As I scale the sides of apartment blocks with climbing axes and pole-vault through windows, I often feel like I’m breaking Babbdi. I feel I’ve done something particularly clever or busted outside the boundaries of its little brutalist city. I haven’t, but I’m delighted to explore with this feeling. Oh sure, my objective in this splendid free indie game is to find a way out of the terrible city, but I’ll enjoy my final hour here. You might too.
Babbdi is set in a city of the same name, a tangle of near-derelict concrete apartment blocks and concrete alleyways and concrete canals. It is a bad place to live. But it’s a delightful place to visit and explore. Stepping into the shoes of a resident trying to leave, all you need to do is catch a train. This proves more complicated than expected, albeit because most of my hour-long playthrough was spent exploring, chatting, and mucking about.
Exploration is made delightful by items you can find scattered about. A baseball bat which can bash down barriers as well as rocketjump and walljump. A motorbike to zoom around. A detector to find the optional collectibles. A torch. A leafblower. Other such devices and doodads, whose purpose I’ll leave you to discover.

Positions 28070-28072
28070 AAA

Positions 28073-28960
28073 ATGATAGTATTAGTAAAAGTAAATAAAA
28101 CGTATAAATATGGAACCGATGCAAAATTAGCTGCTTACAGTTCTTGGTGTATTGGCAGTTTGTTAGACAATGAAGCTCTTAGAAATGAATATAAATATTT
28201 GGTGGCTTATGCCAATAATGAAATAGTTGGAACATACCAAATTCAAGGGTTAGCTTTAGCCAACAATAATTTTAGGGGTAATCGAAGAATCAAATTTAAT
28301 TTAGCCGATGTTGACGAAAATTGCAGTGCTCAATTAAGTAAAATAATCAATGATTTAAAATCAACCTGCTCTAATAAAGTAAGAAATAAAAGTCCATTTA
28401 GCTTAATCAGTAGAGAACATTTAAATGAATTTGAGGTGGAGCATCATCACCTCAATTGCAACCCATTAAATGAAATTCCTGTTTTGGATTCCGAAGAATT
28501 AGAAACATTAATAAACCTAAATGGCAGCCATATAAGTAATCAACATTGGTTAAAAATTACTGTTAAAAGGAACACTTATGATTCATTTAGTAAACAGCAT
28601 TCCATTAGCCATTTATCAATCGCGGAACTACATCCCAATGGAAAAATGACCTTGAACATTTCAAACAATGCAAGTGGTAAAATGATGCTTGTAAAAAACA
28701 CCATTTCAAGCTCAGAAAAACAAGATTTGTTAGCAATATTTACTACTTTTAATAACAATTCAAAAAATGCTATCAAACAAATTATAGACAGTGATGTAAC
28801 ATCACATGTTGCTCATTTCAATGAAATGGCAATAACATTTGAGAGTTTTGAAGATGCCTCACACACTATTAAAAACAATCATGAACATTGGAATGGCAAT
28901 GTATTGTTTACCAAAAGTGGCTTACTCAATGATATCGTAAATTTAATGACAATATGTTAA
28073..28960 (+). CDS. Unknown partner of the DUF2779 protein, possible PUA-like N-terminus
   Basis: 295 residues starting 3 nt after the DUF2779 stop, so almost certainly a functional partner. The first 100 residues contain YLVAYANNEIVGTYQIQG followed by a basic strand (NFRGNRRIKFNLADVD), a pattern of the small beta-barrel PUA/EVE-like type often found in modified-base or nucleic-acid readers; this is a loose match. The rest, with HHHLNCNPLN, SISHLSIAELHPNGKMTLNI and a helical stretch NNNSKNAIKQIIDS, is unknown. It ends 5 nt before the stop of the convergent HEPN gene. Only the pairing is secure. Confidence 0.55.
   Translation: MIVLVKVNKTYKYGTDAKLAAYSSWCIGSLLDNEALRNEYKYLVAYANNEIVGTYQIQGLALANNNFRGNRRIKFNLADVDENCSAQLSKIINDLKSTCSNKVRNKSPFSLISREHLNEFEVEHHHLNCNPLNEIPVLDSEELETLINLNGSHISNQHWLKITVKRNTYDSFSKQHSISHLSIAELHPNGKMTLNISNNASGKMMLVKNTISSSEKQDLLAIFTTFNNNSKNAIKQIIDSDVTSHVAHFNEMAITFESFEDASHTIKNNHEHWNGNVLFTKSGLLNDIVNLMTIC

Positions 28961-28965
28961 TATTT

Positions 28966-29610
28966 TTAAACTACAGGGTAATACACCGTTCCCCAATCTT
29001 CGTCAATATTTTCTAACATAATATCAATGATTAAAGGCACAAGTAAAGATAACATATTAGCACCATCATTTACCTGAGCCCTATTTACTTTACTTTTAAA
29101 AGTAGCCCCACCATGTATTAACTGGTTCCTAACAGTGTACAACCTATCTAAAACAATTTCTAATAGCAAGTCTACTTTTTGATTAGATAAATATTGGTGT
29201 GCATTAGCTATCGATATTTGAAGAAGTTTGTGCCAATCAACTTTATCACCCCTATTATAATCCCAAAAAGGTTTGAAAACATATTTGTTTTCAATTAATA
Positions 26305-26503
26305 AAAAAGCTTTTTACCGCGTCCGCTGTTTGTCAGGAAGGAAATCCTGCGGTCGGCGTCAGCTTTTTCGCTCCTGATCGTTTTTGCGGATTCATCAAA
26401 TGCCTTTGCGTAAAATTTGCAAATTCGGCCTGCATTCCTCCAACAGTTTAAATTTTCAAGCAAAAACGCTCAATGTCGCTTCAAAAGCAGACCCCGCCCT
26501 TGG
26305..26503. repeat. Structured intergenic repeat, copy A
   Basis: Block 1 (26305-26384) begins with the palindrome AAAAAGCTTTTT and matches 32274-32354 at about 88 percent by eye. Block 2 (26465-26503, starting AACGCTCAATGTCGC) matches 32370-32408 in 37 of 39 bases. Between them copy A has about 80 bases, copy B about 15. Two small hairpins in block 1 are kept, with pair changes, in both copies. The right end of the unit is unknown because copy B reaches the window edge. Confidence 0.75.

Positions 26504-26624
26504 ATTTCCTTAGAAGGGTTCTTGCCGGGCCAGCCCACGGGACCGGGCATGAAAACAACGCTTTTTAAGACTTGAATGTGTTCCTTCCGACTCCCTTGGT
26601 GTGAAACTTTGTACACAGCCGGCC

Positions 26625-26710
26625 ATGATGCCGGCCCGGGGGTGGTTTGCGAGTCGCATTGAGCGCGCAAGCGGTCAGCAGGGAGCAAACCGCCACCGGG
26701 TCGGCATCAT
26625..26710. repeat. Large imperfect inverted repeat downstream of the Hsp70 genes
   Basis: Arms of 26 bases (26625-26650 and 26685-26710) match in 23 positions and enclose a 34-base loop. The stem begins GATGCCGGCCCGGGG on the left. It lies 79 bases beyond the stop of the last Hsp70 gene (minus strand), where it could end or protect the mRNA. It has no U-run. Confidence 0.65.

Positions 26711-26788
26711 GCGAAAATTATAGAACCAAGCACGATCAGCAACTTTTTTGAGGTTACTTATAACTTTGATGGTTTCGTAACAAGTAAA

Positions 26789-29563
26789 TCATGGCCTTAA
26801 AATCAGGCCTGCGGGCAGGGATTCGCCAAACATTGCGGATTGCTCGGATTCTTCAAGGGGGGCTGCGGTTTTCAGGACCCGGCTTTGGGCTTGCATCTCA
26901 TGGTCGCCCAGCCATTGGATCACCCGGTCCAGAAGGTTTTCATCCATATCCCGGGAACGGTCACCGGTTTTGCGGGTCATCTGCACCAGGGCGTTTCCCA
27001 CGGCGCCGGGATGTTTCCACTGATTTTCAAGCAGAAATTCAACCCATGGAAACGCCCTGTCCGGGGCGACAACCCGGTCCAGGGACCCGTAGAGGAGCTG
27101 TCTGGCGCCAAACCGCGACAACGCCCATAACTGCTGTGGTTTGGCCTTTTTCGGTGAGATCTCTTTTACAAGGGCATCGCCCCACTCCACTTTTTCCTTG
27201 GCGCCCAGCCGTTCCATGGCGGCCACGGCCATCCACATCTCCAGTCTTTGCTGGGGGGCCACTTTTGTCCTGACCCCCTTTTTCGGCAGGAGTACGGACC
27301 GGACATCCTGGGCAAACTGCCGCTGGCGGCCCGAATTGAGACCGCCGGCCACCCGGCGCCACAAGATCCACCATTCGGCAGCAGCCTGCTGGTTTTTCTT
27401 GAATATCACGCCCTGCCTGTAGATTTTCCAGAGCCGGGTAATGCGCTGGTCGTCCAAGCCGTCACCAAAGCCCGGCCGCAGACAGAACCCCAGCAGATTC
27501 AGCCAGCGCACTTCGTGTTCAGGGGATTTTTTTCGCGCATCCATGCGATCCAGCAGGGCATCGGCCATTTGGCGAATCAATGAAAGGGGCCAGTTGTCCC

You can only hold one item at a time, so I was constantly swapping between them to check out my other options. It is very funny to swap a very powerful item for a trumpet because surely a trumpet is useful for something? Reader dear, I never did find out if it had a practical purpose. But as I walked around, clicking out trumps and looking up and down to alter the pitch as I tried trumping to people or simply entertaining myself with silly noises, I didn’t miss my handheld flying machine at all. Then I found the pole vault, and that brought new fresh new troubles. Inefficient, sure, but great fun.
I like exploring this weird, unpleasant place, not quite sure what’s going on, not quite sure if I’m doing something that’s meant to happen or not. It’s a bit Bernband, a bit Off-Peak, a bit freeform explore-o-platformer? And a lot good.
Babbdi is available free from Steam for Windows, Mac, and Linux. It’s made by two brothers, Léonard and Sirius Lemaitre.
If you want a little more action in your Brutalism, do check out the excellent recent Brutalist map pack for Quake. That’ll have you fighting demons in 35 eerie spaces inspired by housing estates, museums, galleries, and other such colossal concrete creations.